In Jazz on the River, William Howland Kenney brings to life the vibrant history of this music and its seduction of the men and women along America’s inland waterways. Here for the first time readers can learn about the lives and music of the levee roustabouts promoting riverboat jazz and their relationships with such great early jazz adventurers as Louis Armstrong, Fate Marable, Warren "Baby" Dodds, and Jess Stacy.

Read an excerpt.

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Review: Bruegmann, Sprawl

April 26, 2006
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Review: Bruegmann, Sprawl

The London Review of Books recently praised Robert Bruegmann’s Sprawl: A Compact History. From the review by Andrew Saint: "To judge whether sprawl is a symptom of global capitalism at its most rampant and wasteful … technical arguments must be addressed. Bruegmann takes us through them lucidly and economically, neither flinching from nor getting mired in detail, and steering deftly between neo-con smugness and liberal anguish. These qualities make Sprawl a textbook for our times."

In his incisive history of the expanded city, Bruegmann overturns every assumption we have about sprawl. Taking a long view of urban development, he demonstrates that sprawl is neither recent nor particularly American but as old as cities themselves, just as characteristic of ancient Rome and eighteenth-century Paris as it is of Atlanta or Los Angeles. Nor is sprawl the disaster claimed by many contemporary observers. Although sprawl, like any settlement pattern, has undoubtedly produced problems that must be addressed, it has also provided millions of people with the kinds of mobility, privacy, and choice that were once the exclusive prerogatives of the rich and powerful.

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Press release: Wright, Financial Founding Fathers

April 26, 2006
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Press release: Wright, Financial Founding Fathers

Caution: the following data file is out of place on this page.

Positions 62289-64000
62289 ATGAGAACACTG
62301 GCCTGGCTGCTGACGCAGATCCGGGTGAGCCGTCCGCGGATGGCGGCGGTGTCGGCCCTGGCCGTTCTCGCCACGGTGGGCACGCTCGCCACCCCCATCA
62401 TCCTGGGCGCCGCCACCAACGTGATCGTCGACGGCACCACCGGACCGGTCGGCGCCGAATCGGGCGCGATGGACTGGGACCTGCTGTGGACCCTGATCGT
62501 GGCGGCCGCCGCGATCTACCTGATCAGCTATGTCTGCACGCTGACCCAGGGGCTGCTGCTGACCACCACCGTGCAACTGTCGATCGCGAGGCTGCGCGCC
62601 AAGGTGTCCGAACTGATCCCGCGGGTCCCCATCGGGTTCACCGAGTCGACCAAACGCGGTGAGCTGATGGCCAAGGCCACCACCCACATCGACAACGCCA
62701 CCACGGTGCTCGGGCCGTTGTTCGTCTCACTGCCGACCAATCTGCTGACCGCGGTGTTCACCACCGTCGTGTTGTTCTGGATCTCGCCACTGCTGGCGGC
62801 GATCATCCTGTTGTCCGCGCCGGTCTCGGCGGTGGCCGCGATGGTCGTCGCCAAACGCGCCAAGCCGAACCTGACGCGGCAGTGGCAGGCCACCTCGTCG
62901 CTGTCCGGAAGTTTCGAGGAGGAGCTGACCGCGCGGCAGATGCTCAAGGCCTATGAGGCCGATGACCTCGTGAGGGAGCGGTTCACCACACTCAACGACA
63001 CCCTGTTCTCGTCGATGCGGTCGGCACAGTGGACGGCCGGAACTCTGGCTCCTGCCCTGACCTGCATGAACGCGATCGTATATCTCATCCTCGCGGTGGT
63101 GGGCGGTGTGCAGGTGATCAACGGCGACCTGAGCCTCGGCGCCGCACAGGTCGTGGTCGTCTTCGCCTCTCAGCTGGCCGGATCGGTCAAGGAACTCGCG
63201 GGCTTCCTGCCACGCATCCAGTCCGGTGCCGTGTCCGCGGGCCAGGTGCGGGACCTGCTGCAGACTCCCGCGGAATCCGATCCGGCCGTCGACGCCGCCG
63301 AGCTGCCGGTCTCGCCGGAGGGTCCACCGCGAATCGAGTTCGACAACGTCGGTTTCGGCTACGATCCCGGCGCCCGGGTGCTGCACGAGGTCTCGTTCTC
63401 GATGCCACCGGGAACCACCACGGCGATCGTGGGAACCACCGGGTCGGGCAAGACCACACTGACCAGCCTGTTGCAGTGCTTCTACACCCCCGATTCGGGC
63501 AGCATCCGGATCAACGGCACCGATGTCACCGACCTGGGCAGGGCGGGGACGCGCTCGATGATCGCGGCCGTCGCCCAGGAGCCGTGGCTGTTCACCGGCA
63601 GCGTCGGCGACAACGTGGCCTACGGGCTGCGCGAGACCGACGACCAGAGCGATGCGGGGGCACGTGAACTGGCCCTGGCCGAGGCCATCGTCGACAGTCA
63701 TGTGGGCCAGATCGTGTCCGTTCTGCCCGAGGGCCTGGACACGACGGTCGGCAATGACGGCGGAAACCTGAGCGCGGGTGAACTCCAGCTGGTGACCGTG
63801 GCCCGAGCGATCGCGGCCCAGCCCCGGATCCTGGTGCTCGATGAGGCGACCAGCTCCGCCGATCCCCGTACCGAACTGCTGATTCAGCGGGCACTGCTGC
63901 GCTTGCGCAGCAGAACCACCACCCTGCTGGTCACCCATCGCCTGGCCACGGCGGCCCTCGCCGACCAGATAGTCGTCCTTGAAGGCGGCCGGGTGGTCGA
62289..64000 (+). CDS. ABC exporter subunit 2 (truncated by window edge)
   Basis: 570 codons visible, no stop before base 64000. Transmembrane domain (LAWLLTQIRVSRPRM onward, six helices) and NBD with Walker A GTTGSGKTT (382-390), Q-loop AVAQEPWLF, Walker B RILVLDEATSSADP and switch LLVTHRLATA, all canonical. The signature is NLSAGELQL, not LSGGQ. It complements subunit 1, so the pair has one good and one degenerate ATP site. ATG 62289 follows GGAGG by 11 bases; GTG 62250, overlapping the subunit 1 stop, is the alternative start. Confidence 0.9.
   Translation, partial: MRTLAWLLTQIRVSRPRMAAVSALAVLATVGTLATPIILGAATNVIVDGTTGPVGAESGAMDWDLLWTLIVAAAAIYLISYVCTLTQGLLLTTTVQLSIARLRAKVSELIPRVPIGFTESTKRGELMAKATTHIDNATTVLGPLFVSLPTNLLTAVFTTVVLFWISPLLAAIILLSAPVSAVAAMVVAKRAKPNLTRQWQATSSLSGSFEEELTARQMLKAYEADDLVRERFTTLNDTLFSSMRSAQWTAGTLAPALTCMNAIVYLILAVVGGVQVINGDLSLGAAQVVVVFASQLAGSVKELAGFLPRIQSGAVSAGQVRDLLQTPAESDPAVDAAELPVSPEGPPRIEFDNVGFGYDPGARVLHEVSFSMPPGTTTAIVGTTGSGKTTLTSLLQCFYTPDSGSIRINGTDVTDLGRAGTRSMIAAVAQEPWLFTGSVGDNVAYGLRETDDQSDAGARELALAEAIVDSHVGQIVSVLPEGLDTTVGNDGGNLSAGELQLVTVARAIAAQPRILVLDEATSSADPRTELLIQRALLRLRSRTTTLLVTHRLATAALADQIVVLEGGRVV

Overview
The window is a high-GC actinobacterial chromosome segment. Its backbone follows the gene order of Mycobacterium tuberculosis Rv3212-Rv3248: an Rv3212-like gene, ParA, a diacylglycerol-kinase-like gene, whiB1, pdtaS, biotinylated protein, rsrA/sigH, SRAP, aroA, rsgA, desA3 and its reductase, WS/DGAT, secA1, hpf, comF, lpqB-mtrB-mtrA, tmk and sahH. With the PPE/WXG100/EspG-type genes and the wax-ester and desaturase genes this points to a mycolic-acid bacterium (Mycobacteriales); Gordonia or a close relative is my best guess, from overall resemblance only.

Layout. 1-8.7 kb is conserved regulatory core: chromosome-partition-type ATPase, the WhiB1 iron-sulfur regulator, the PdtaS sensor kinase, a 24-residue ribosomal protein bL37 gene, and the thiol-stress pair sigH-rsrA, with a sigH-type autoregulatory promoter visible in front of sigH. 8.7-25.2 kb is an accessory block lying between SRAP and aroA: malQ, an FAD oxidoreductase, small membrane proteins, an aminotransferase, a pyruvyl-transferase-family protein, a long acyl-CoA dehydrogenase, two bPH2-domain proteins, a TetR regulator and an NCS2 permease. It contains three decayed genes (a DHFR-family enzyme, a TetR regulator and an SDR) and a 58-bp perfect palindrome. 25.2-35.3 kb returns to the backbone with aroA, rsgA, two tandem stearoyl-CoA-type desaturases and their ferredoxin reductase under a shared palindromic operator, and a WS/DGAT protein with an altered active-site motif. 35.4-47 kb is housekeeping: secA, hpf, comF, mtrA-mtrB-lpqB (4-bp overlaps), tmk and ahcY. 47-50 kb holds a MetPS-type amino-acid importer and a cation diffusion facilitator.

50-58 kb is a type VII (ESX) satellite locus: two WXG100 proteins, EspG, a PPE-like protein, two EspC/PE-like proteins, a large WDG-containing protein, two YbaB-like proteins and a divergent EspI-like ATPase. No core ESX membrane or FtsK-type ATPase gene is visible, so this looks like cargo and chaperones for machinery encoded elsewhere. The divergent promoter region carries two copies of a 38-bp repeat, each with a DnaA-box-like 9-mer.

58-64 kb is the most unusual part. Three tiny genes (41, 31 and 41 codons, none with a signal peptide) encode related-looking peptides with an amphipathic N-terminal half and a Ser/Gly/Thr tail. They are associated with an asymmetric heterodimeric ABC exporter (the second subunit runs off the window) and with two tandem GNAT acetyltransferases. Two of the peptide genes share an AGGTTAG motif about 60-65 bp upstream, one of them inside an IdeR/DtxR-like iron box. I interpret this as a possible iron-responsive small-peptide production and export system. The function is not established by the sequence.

When you think of the founding fathers, you think of men like George Washington, Thomas Jefferson, and Benjamin Franklin—exceptional minds and matchless statesmen who led the colonies to a seemingly impossible victory over the British and established the constitutional and legal framework for our democratic government. But the American Revolution was about far more than freedom and liberty. It was about economics as well.

In Financial Founding Fathers: The Men Who Made America Rich, Robert E. Wright and David J. Cowen chronicle how a different group of founding fathers forged the wealth and institutions necessary to transform the American colonies from a diffuse alliance of contending business interests into one cohesive economic superpower. From Alexander Hamilton to Andrew Jackson, the authors focus on the lives of nine Americans in particular—some famous, some unknown, others misunderstood, but all among our nation’s financial founding fathers.… Read the press release.

Read an excerpt.

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Press release: Miller, Reluctant Capitalists

April 26, 2006
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Press release: Miller, Reluctant Capitalists

In a time when the arrival of yet another Starbucks, Best Buy, or Borders to a neighborhood is viewed as routine, the presence of the chain bookstores is still challenged by a formidable contingent of book buyers who consider the association between books and mass consumerism as crass. In Reluctant Capitalists: Bookselling and the Culture of Consumption, Laura J. Miller explores what it is about books that elicit such passions in consumers, and why the business of selling books is viewed with such skepticism by book lovers.… Read the press release.

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Academy of Arts and Sciences fellows announced

April 25, 2006
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Academy of Arts and Sciences fellows announced

The Press is pleased to announce that several of its authors have been named Academy of Arts and Sciences fellows for 2006. Fellowships recognize "individuals who have made preeminent contributions to their disciplines and to society at large." The induction ceremony will take place on October 7 in Cambridge, Massachusetts. Press authors receiving the honor include:

Ian Ayres, author of Optional Law and Pervasive Prejudice?

Alberto Alesina, editor of Politics and Economics in the Eighties

Charles Bernstein, author of several Press titles

Michael Dawson, author of Black Visions

Reid Hastie, co-author of Punitive Damages

Ha Jin, author of Between Silences

Michael Murrin, author of History and Warfare in Renaissance Epic

Anne L. Poulet, author of Jean-Antoine Houdon

William B. Provine, author of several Press titles

David H. Romer, co-editor of Reducing Inflation

James H. Stock, co-editor of Business Cycles, Indicators, and Forecasting

Rosmarie Waldrop, translator of The Book of Margins and The Book of Shares

View the complete list of 2006 fellows.